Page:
Dog enclosed in a Nutshell to Dolopatos

Dog enclosed in a Nutshell (The) was named “Tonton.”

Dog’s Nose, gin and beer.

“He is not certain whether he did not twice a week, for 20 years, taste dog’s nose, which your committee find, upon inquiry, to be compounded of warm porter, moist sugar, gin, and nutmeg.”—Dickens: Pickwick, ch. xxxiii.

Cold as a dog’s nose.

There sprung a leak in Noah’s ark,
Which made the dog begin to bark;
Noah took his nose to stop the hole,
And hence his nose is always cold.
   —Notes and Queries, February 4, 1871.

Dogs were supposed by the ancient Gaels to be sensible of their masters’ death, however far they might be separated.

The mother of Culmin remains in the hall … his dogs are howling in their place. … “Art thou fallen, my fair- headed son, in Erin’s dismal war?”—Ossian: Temora, v.

Dogs. The two sisters of Zobeidê were turned into little black dogs for casting Zobeidê and “the prince” into the sea. (See Zobeide.)

Dogs mentioned by Authors.

In Auton’s Ballads, “Hector” (young Bekie).

In the Odyssey of Homer mention is made of the dog “Argus.”

Shakespeare names several dogs: Thus we have, in the Induction of Taming of the Shrew, mention made of “Belman,” “Clowder,” “Echo,” and “Merryman.” In The Tempest, of “Fury,” “Mountain,” “Silver,” and “Tyrant.” In the Two Gentlemen of Verona, of the dog “Crab.”

The dog Tray, i.e. Trag = runner (British).

Non sibl, sed domino venätur ver-tragus acer
Illæsum leporem qui tibi dente feret.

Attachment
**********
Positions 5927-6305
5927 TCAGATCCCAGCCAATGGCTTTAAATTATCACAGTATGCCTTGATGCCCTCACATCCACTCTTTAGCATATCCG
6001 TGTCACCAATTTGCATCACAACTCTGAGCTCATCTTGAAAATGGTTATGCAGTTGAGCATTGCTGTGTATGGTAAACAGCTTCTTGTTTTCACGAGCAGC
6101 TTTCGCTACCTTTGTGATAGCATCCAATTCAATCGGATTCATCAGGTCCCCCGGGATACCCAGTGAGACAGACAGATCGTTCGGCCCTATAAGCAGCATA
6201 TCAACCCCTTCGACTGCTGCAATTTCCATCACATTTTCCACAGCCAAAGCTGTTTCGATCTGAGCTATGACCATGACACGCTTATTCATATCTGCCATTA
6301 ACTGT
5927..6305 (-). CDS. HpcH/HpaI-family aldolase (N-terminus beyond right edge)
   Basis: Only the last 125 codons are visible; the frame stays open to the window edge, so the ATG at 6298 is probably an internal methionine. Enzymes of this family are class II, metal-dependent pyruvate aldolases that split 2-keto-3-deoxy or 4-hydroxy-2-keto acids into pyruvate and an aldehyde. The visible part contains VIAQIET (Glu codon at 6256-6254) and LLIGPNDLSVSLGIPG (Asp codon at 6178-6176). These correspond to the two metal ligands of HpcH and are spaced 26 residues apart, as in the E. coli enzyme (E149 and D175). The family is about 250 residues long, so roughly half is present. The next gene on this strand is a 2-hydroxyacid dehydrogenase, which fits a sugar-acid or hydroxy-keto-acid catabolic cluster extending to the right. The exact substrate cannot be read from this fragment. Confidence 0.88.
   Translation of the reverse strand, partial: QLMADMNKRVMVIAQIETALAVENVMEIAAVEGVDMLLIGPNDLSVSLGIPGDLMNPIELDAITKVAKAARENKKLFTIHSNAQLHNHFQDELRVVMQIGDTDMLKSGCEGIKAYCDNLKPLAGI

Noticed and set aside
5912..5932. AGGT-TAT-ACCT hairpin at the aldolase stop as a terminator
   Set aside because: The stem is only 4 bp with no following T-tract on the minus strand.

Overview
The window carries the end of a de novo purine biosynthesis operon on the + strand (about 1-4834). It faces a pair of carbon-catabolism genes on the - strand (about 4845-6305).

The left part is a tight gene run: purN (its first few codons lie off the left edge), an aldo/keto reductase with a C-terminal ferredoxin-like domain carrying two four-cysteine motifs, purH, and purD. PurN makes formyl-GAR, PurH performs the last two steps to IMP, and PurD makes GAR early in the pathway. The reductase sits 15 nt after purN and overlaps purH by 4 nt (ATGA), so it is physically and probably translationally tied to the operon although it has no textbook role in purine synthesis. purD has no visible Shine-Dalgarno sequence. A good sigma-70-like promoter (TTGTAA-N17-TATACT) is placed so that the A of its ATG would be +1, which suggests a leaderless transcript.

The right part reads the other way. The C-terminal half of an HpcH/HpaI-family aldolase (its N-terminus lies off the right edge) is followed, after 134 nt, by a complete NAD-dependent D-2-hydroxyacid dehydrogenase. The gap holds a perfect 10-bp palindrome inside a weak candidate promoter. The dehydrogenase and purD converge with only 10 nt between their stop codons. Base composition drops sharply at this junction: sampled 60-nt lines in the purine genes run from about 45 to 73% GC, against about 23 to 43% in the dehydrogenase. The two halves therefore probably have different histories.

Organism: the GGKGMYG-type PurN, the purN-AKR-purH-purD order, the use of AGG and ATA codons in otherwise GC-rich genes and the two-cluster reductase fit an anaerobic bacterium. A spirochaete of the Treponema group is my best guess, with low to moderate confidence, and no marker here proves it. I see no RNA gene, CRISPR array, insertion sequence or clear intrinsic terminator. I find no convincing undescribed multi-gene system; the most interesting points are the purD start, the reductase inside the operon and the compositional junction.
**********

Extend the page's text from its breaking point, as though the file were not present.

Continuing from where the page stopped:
(“Ver-tragus,” i.e. ver-tray, “very swift.” And many others.)

Dogs of War, Famine, Sword, and Fire.

Then should the warlike Harry, like himself,
Assume the port of Mars; and at his heels,
Leashed in like hounds, should Famine, Sword, and Fire
Crouch for employment.
   —Shakespeare: King Henry V. 1 chorus (1599).

Dog-headed Tribes (of India), mentioned in the Italian romance of Guerino Meschino.

Dog-rose (Greek, kuno-rodon). So called because it was supposed to cure the bite of mad dogs.

A morsu vero [i.e. of a mad dog] unicum remedium oraculo quodam nuper repertum, radix sylvestris rosæ quæ [nunc]cynorrhodos appellatur.—Pliny: Hist. Nat., viii. 63; see also xxv. 6.

Dogberry and Verges, two ignorant conceited constables, who greatly confound their words. Dogberry calls “assembly” dissembly; “treason” he calls perjury; “calumny” he calls burglary; “condemnation,” redemption; “respect,” suspect. When Conrade says, “Away! you are an ass;” Dogberry tells the town clerk to write him down “an ass.” “Masters,” he says to the officials, “remember I am an ass.” “Oh that I had been writ down an ass!” (act iv. sc. 2).—Shakespeare: Much Ado about Nothing (1600).

  By PanEris using Melati.

Previous chapter Back Home Email this Search Discuss Bookmark Next chapter/page
Copyright: All texts on Bibliomania are © Ltd, and may not be reproduced in any form without our written permission.
See our FAQ for more details.